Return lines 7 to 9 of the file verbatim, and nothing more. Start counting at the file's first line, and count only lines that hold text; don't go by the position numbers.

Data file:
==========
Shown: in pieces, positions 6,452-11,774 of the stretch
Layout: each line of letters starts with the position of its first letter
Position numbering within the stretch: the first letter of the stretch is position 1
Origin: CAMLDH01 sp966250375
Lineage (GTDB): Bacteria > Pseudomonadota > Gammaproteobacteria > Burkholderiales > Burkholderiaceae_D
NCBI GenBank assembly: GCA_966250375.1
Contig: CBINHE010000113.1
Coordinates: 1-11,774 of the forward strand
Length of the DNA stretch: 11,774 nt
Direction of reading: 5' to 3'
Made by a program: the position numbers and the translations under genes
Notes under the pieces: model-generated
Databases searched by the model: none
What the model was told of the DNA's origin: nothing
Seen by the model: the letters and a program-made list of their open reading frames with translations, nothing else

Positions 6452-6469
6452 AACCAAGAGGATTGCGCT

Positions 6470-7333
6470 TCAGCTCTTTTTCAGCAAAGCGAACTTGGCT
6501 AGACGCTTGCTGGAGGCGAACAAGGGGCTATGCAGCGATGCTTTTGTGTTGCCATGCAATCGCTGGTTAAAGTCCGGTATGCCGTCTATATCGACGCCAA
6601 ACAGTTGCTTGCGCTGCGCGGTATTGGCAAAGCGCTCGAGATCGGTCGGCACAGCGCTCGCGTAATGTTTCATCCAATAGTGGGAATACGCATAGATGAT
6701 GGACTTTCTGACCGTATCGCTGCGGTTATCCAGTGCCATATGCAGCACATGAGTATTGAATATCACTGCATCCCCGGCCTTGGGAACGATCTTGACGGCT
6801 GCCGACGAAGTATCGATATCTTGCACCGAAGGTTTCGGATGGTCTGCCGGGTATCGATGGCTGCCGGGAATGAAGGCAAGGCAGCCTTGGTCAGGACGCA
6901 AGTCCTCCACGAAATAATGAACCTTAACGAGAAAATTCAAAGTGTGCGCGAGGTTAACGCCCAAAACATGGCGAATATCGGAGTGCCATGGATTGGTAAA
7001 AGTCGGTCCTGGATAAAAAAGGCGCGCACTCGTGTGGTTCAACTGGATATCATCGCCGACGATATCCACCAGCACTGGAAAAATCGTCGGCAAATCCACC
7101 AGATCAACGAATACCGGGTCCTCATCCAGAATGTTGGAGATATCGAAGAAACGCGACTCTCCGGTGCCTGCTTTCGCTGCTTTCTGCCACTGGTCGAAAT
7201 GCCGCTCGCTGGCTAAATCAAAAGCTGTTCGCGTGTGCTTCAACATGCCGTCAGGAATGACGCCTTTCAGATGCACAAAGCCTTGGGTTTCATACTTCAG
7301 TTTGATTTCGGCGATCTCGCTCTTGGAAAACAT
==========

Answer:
Contig: CBINHE010000113.1
Coordinates: 1-11,774 of the forward strand
Length of the DNA stretch: 11,774 nt